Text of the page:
The Parable of the Wheat and Tares

Parables of Jesus  •  Sermon  •  Submitted   •  Presented   •  54:41
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What are parables?

Instructive stories that contain symbolic significance for a spiritual life
C.H. Dodd defines a parable as “a metaphor or simile drawn from nature or common life, arresting the hearer by its vividness or strangeness, and leaving the mind in sufficient doubt about its application to tease it into active thought”
The term parable can encompass a broad range of meaning, including narrative stories, proverbs, riddles, and even one-liners.
For instance, Jesus’ warning against casting pearls before swine may be classified as a parable. Matthew 7:6
Matthew 7:6 NKJV
“Do not give what is holy to the dogs; nor cast your pearls before swine, lest they trample them under their feet, and turn and tear you in pieces.
The church must not endlessly continue to bring the gospel message to those who scorn it. To be sure, patience must be exercised, but there is a limit. A moment arrives when constant resistance to the gracious invitation must be punished by the departure of the messengers of good tidings.
pronounced a curse upon Capernaum, which had failed to take his messages to heart and to apply to itself the lesson taught by his mighty works (Matt. 11:23).
Matthew 11:23 NKJV
And you, Capernaum, who are exalted to heaven, will be brought down to Hades; for if the mighty works which were done in you had been done in Sodom, it would have remained until this day.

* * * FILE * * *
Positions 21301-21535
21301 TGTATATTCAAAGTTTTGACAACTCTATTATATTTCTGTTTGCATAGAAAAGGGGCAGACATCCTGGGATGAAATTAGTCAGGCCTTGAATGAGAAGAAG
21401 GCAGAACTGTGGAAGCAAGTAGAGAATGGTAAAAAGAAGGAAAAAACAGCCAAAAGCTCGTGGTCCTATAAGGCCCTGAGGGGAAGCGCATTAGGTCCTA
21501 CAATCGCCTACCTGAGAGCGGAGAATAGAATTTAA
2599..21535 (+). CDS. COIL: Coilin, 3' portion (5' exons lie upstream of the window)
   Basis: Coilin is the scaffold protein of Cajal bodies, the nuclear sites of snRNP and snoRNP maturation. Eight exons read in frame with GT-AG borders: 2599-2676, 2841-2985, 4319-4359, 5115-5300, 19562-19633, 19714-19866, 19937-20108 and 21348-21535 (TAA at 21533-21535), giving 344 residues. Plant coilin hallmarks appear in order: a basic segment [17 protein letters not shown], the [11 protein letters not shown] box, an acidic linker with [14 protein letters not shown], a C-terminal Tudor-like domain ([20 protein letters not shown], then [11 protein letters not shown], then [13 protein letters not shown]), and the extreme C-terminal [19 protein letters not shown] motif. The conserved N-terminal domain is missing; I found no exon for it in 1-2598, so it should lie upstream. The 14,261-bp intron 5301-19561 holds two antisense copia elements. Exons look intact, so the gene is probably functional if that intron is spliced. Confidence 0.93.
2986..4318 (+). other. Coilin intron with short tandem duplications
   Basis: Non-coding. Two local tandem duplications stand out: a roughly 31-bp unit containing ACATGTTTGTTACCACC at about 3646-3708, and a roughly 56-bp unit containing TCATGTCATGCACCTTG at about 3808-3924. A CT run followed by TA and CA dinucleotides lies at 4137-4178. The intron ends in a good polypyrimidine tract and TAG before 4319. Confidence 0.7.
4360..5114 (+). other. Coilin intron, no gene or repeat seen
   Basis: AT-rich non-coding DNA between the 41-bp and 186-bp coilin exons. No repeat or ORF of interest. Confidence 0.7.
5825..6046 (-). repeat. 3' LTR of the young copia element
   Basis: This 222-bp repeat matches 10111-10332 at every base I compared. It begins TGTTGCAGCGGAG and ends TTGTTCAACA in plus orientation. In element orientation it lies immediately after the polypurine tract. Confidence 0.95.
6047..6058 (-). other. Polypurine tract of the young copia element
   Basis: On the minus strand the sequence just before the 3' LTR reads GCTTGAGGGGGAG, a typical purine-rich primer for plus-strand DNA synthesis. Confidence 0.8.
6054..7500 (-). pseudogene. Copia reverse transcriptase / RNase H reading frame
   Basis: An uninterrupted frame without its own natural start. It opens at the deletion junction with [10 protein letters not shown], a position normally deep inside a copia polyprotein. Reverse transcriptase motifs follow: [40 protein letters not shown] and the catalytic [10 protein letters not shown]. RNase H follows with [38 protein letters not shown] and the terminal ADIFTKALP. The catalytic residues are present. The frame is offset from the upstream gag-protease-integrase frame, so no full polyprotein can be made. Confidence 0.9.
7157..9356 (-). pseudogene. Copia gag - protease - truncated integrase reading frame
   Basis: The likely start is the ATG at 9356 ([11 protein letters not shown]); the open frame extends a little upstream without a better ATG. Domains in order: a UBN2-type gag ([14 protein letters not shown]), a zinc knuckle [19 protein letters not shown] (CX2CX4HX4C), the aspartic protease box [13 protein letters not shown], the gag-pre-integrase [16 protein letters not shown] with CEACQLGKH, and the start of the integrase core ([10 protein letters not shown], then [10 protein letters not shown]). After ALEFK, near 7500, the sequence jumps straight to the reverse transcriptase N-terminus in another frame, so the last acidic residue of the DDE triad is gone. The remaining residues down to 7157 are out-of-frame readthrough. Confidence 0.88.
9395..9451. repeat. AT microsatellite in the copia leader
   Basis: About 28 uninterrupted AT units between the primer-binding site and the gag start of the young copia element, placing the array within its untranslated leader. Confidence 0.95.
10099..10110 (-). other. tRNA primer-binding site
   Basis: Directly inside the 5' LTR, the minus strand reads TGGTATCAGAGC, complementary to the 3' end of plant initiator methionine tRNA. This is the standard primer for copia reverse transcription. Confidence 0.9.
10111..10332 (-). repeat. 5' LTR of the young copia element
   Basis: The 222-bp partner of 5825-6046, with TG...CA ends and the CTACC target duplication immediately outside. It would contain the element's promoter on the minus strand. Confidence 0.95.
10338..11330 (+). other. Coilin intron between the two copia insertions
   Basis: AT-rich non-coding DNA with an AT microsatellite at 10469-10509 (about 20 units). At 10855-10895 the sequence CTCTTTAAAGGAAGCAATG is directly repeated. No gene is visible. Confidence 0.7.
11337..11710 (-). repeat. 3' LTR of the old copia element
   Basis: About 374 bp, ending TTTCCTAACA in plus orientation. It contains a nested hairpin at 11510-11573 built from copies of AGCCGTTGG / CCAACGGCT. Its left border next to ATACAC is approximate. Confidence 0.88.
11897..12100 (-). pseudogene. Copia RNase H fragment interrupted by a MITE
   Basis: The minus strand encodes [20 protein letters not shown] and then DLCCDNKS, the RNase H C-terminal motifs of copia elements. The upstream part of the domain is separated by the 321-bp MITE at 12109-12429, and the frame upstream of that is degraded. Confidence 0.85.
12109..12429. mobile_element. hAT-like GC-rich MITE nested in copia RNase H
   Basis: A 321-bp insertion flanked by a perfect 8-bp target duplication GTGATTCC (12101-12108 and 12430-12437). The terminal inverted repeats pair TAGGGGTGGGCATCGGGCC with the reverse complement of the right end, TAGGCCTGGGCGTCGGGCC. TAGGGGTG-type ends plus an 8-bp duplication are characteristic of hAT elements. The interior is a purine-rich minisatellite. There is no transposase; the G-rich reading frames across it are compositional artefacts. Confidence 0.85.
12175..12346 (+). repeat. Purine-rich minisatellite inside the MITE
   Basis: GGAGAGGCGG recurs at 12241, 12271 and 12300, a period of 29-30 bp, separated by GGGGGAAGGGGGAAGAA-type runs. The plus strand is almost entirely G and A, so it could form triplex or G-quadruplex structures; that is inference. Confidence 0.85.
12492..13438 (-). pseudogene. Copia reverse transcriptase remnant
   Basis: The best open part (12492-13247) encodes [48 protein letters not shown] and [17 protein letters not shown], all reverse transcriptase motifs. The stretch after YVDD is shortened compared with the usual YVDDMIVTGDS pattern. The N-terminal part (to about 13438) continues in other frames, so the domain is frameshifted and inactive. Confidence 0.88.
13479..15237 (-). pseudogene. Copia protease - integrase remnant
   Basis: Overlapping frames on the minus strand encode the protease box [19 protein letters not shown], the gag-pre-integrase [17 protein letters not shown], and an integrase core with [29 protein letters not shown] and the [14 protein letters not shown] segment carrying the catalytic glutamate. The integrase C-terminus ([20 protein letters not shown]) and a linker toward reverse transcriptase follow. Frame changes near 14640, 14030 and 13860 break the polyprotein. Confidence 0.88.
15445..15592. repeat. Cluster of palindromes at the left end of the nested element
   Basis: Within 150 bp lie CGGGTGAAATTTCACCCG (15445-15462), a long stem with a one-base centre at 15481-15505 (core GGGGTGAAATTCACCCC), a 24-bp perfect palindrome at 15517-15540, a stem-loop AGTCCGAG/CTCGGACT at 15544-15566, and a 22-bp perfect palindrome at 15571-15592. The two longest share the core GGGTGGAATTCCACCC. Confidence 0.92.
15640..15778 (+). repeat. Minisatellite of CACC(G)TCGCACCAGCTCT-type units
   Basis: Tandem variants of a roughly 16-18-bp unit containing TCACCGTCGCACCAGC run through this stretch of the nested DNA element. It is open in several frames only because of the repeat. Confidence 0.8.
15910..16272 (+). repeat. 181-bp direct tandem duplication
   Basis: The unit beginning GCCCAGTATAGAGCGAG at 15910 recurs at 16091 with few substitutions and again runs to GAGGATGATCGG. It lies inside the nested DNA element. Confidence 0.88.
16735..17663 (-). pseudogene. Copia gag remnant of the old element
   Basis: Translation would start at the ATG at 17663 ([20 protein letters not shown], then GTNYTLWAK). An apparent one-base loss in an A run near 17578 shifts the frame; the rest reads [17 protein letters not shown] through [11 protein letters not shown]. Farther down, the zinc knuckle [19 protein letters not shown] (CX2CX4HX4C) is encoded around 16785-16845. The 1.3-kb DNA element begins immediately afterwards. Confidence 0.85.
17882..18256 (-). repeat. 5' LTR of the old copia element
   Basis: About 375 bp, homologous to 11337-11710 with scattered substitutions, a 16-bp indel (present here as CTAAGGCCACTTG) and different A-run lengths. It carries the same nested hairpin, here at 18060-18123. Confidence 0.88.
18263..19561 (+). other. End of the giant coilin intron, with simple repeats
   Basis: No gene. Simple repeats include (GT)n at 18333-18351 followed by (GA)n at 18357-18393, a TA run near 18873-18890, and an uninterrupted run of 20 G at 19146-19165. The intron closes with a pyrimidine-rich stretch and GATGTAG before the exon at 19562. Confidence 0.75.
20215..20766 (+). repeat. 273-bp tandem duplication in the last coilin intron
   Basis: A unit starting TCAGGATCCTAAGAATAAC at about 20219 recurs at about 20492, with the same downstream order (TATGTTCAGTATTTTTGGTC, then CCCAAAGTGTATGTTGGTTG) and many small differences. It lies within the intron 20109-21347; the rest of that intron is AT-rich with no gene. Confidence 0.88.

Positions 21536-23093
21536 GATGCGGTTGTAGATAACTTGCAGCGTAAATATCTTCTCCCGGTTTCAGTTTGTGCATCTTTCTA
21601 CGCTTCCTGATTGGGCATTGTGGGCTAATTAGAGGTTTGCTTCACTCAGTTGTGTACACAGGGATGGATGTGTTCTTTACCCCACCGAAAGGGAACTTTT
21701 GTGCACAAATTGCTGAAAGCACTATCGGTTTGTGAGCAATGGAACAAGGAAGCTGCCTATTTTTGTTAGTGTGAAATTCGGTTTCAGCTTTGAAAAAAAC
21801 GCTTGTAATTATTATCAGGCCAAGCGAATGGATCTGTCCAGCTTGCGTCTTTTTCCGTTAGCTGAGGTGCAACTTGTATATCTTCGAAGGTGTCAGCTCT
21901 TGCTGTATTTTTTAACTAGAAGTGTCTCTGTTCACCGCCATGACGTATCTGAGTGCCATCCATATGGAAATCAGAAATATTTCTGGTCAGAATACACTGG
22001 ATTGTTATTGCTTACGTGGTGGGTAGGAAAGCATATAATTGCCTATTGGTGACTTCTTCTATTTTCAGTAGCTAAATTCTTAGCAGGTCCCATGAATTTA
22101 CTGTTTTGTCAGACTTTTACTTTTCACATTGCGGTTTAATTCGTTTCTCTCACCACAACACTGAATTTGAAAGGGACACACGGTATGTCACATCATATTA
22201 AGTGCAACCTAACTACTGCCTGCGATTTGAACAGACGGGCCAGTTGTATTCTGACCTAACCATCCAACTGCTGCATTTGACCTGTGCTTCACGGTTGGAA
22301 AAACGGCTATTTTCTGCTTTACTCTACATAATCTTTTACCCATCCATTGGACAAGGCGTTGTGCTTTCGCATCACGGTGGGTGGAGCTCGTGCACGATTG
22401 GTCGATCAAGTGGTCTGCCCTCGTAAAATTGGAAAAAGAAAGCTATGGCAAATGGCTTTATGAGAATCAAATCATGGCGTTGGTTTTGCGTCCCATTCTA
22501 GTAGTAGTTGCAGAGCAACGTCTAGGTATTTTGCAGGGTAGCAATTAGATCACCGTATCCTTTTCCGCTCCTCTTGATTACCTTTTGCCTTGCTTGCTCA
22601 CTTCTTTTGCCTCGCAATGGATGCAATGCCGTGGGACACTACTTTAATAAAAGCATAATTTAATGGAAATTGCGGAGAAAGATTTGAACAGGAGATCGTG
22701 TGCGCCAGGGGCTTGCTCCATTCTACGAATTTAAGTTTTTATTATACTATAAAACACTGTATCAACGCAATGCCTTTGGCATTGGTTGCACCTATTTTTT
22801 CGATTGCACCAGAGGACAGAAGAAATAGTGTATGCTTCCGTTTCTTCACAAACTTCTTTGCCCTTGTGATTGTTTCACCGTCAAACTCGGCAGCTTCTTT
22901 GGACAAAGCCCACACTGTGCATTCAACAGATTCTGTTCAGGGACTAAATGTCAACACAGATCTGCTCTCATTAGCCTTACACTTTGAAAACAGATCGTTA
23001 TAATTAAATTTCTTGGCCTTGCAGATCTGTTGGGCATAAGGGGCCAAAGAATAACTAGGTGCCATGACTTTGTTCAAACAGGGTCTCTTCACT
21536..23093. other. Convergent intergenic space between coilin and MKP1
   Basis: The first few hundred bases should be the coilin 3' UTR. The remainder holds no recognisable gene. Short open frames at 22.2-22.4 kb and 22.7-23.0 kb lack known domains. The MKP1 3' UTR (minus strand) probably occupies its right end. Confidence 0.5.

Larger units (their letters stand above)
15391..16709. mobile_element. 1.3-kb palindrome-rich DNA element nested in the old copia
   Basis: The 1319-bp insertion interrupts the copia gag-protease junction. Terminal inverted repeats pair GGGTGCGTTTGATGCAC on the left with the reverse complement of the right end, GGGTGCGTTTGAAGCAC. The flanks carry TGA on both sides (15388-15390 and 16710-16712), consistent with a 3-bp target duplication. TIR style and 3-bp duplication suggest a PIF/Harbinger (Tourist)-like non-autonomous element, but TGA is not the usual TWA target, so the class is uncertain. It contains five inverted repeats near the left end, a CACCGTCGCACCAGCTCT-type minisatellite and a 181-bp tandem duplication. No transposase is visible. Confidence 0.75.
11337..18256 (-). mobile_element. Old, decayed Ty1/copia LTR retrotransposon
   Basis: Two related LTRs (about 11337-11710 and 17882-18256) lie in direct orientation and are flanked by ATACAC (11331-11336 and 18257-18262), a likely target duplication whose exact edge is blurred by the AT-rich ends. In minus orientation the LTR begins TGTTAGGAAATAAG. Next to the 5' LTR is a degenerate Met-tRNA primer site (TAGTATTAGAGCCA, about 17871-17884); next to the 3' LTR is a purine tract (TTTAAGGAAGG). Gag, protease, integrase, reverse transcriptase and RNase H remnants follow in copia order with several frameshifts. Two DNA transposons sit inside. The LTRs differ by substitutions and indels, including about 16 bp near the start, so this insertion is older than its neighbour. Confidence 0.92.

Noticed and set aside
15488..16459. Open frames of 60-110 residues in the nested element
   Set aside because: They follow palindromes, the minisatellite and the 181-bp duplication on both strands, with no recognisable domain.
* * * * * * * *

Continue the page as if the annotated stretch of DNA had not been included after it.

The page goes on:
It should be acknowledged it is not always possible to restrict a parable to one lesson; for instance, the parable of the Prodigal Son was designed with more than one point in mind.
Some of the best-known Gospel passages are parables. The word “parable” occurs 48 times in the Synoptic Gospels and twice in Hebrews (Heb 9:9; 11:19). Although Jesus used metaphors such as light, vine, gate, and shepherd in the Gospel of John, none of His teachings recorded there are typically classified as parables.

Jesus and Parables

Parables were Jesus’ preferred method for instructing crowds, and they amounted to one third of His recorded teachings.
Jesus occasionally explained His parables, but most of them went unexplained
the parables served two purposes, to reveal and conceal Mark 4:22-23
Mark 4:22–23 NKJV
For there is nothing hidden which will not be revealed, nor has anything been kept secret but that it should come to light. If anyone has ears to hear, let him hear.”
the parables were meant to enlighten those unenlightened with the truth and to harden those who had a hard-heart. Jesus explains the hard-hearted more clearly in Matthew 13:13-15
Matthew 13:13–15 NKJV